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Hale v. Berryhill

United States District Court, W.D. Washington

November 17, 2017

AMY WALKER HALE, Plaintiff,
v.
NANCY A. BERRYHILL, Acting Commissioner of the Social Security Administration, Defendant.

          ORDER ON PLAINTIFF'S COMPLAINT

          J. RICHARD CREATURA, UNITED STATES MAGISTRATE JUDGE.

         This Court has jurisdiction pursuant to 28 U.S.C. § 636(c), Fed.R.Civ.P. 73 and Local Magistrate Judge Rule MJR 13 (see also Notice of Initial Assignment to a U.S. Magistrate Judge and Consent Form, Dkt. 3; Consent to Proceed Before a United States Magistrate Judge, Dkt. 5). This matter has been fully briefed. See Dkt. 9, 10, 11.

         After considering and reviewing the record, the Court concludes that the ALJ erred when failing to credit fully the medical opinion from plaintiff's long-term treating physician. For example, although the ALJ relied on the primary care physician's lack of specialty, this is not a valid basis for failing to credit fully a medical opinion, especially from a treating physician. Similarly, although the ALJ relied on the fact that the physician's opinion was issued a few years before the ALJ's written decision, the opinion nevertheless was offered during the relevant period of time, after plaintiff's alleged date of disability onset. Therefore, this rationale, too, does not provide a valid basis for failing to credit fully the medical opinion of plaintiff's treating physician, Dr. Vandermeer.

         Therefore, for the reason stated and based on the record as a whole, the Court concludes that this matter is reversed and remanded pursuant to sentence four of 42 U.S.C. § 405(g) for further administrative proceedings consistent with this opinion.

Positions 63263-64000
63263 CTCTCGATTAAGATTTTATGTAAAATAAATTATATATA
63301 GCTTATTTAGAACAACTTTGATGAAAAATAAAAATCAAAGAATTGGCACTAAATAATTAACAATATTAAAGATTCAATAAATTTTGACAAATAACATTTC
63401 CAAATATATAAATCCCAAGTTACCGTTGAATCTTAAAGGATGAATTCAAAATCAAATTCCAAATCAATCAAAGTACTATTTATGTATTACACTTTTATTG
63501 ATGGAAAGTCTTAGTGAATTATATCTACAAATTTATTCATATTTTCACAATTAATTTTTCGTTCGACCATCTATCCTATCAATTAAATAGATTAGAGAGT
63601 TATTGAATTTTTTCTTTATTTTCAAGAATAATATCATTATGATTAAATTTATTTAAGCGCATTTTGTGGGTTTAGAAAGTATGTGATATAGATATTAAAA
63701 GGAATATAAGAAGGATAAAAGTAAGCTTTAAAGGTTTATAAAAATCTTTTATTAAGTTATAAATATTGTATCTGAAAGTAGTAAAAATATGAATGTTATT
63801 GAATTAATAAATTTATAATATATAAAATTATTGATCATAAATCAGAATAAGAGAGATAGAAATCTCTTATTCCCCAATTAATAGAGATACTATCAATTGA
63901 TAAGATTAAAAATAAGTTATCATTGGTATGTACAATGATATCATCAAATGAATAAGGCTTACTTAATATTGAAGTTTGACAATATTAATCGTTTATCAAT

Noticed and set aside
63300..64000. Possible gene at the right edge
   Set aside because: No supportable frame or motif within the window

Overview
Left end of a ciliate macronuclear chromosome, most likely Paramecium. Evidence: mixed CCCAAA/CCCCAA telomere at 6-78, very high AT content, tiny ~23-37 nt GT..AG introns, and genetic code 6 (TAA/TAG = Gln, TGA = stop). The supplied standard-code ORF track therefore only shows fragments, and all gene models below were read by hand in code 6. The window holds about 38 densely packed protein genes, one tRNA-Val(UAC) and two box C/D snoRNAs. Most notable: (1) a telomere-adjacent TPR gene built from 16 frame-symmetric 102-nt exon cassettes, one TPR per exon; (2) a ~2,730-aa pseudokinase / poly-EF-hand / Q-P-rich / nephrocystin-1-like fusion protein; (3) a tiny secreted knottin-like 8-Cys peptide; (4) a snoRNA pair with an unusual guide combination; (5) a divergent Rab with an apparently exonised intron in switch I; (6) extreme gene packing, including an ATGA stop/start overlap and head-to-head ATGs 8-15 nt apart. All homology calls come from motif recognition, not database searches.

BACKGROUND

         Plaintiff, AMY WALKER HALE, was born in 1972 and was 39 years old on the alleged date of disability onset of July 20, 2012. See AR. 354-55. Plaintiff graduated from high school (AR. 31) and completed a 2-year degree in college with accommodation (AR. 104-10). Plaintiff has experience doing general office work, janitorial work and packaging parts. AR. 54-55. Plaintiff left her employment when she was physically unable to do the job. AR. 56.

         According to the ALJ, plaintiff has at least the severe impairments of “degenerative disc disease; headaches; [and] Raynaud's syndrome (20 CFR 404.1520(c)).” AR. 25.

         At the time of the hearing, plaintiff was living with her husband in their home. AR. 56.

         PROCEDURAL HISTORY

         Plaintiff's application for disability insurance benefits (“DIB”) pursuant to 42 U.S.C. § 423 (Title II) was denied initially and following reconsideration. See AR. 143, 156. Plaintiff's requested hearing was held before Administrative Law Judge Laura Valente (“the ALJ”) on May 23, 2013. See AR. 41-93. On September 26, 2013, the ALJ issued a written decision in which the ALJ concluded that plaintiff was not disabled pursuant to the Social Security Act. See AR. 169-89. The Appeals Council remanded the case to the ALJ on May 4, 2015. See AR. 190-94. Plaintiff's second hearing before the ALJ was held on May 10, 2016 (AR. 94-142) and on August 10, 2016, the ALJ issued a decision in which she again concluded that plaintiff was not disabled pursuant to the Social Security Act. See AR. 19-40.

         In plaintiff's Opening Brief, plaintiff raises the following issues: (1) Whether the ALJ provided legally sufficient reasons for rejecting three medical source opinions; (2) whether the ALJ provided clear and convincing reasons for rejecting plaintiff's testimony; and (3) whether remand for a finding of disability is the proper remedy in this case. See Dkt. 9, p. 1.

         STANDARD OF REVIEW

         Pursuant to 42 U.S.C. § 405(g), this Court may set aside the Commissioner's denial of social security benefits if the ALJ's findings are based on legal error or not supported by substantial evidence in the record as a whole. Bayliss v. Barnhart, 427 F.3d 1211, 1214 n.1 ...


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